When SHIROBAKO The Movie was first announced, I was filled with excitement and anticipation. The original TV series is one of my favorite anime from P.A. Works, as its romanticized look at the Japanese animation industry through the P.A. Works formula (cute girls doing X in a town) delivers some pretty deep-cut in-jokes while working to encourage viewers to consider joining the anime industry. I looked forward to reuniting with a fantastic cast of characters and seeing how their careers in anime would continue.
A few pandemic-induced delays on both sides of the ocean later, and I finally got my chance to attend a one-night-only screening through Fathom Events.
SHIROBAKO is about five girls who make a promise to join the anime industry and turn their club project into a full-fledged anime, and enter the field by specializing in different aspects of anime production. The movie takes place four years after the TV series, and sees them still working in the industry but suffering from stagnating careers. In particular, protagonist Miyamori Aoi is dealing with the decline of her studio, Musashino Animation Productions (aka Musani), after a disastrous show cancellation. As Aoi wonders if there’s any way to bring it back to its old glory, a proposal comes her way: take a risk and start production on an anime film.
A Theatrical Feel
In many ways, the film feels like it’s trying as hard as possible to indeed be SHIROBAKO…THE MOVIE. Just as the TV series is about making shows, this involves the characters working on a feature-film. And because one of the biggest appeals of SHIROBAKO is its cast of characters, a lot of the movie is about bringing the old team back together and rediscovering the energy and inspiration they’ve lost. A couple of musical numbers—a feature absent from the TV series—also get thrown in, as if the staff is saying, “We’re doing this because we can.” It’s definitely the experience I was looking for, from reuniting with the cast (writer Imai “Diesel-san” Midori being my favorite) and it ends in a satisfying and uplifting way, though ironically, I wish I could have spent more time with them.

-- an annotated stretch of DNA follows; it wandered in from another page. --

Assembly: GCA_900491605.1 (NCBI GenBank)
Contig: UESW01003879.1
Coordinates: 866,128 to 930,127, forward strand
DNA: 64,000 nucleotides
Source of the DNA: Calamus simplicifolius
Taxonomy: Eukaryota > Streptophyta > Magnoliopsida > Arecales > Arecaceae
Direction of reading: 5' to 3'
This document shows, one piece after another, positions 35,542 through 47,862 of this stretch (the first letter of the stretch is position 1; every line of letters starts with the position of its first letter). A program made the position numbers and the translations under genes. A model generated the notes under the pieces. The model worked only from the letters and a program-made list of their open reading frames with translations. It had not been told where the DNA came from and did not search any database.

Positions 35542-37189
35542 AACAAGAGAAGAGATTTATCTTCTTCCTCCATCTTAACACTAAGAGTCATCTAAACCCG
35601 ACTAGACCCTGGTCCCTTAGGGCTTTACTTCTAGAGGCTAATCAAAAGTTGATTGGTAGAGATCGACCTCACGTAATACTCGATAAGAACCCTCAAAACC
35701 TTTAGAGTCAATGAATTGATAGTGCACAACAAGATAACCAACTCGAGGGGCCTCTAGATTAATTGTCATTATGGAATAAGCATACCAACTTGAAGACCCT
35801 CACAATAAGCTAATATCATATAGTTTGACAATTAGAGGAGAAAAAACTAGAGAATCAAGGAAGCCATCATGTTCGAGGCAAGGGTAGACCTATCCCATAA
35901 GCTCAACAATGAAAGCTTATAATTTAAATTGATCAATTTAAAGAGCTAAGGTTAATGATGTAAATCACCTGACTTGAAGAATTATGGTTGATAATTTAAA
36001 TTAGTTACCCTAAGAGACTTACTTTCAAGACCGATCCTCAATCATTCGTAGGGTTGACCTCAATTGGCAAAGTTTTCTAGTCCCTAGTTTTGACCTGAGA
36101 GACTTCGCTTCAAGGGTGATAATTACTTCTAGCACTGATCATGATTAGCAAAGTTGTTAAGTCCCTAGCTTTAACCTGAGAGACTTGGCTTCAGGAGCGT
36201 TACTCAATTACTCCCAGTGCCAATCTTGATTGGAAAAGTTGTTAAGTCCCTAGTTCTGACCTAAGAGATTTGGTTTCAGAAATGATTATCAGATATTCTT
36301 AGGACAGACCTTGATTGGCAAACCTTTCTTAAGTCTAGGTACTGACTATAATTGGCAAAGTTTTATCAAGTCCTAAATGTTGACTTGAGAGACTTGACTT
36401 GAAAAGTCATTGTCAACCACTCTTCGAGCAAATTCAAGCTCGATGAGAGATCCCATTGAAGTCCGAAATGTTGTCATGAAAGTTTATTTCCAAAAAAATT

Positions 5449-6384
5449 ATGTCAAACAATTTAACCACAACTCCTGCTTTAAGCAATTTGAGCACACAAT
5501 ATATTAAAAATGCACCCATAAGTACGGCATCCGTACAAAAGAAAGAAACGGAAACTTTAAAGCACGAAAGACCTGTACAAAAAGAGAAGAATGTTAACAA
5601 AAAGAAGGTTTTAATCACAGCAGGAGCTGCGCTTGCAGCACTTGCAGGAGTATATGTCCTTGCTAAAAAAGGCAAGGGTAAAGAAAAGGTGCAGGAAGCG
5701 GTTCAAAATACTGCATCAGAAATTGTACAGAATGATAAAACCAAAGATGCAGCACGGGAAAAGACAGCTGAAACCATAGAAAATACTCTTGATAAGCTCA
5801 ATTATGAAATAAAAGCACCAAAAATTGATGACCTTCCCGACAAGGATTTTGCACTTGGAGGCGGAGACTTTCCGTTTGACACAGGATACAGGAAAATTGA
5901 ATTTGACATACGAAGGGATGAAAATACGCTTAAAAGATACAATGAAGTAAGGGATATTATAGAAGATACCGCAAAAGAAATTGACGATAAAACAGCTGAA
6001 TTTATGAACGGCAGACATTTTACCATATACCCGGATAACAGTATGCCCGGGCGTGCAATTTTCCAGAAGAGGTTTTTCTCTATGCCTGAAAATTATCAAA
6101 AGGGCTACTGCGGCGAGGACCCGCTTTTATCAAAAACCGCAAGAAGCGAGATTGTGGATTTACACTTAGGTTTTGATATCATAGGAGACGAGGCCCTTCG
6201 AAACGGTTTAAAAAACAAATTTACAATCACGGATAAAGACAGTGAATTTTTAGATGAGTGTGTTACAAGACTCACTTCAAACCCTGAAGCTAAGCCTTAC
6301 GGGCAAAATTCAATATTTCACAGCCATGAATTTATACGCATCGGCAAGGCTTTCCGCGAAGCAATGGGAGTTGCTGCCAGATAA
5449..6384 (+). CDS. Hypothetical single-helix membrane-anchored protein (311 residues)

Rosy, Yet Not without Criticisms
SHIROBAKO can be thought of as a story about people within an industry, as opposed to the industry itself. It peels back the curtain enough to show the strain of deadlines, creative clashes, the perils of overwork, and many other things that can go wrong during an anime production. However, it doesn’t point any fingers at the systemic issues that cause these to be common problems, notably chronic underpayment of staff. SHIROBAKO is willing to deliver a few lumps, but holds back the ugliest parts. Though, given that it’s not meant to be a hard-hitting work, I don’t really mind. At the very least, it’s not all sunshine and rainbows in SHIROBAKO.
This approach extends into the movie, but this time, it’s willing to show a bit more about how precarious everything can be within anime production. Part of the reason Musani fell from grace is because the studio’s owner (who, as a reminder, is a parody of legendary industry figure Maruyama Masao) tried to get ahead of schedule by starting production before the ink had dried on the contract, and got burned for doing so. In other words, trying to be more responsible came with an inherent risk, which on some level indicates an unforgiving industry. This also ties into the direction the movie goes, as well as Aoi’s role in the process. Like Keep Your Hands Off Eizouken!’s Kanamori, Aoi is a producer, and the dramatically reduced time span to finish the film seems like a recipe for disaster. Aoi has to know how to best use previous resources and experience to allow for some shortcuts, and when to put your foot down to keep on schedule vs. when to encourage and allow for greater creative flexibility.
SHIROBAKO The Movie is more or less what I wanted and expected out of it, and the challenges it presents its characters—trying to get out of their respective ruts and reignite their passion for anime—helps to paint an image of the anime industry as complicated and full of ups and downs. Though this is clearly a film from before COVID-19 was an issue,
I have to wonder if it was meant to be P.A. Works‘ giving a pep talk to itself, trying to provide some hope when things feel hopeless.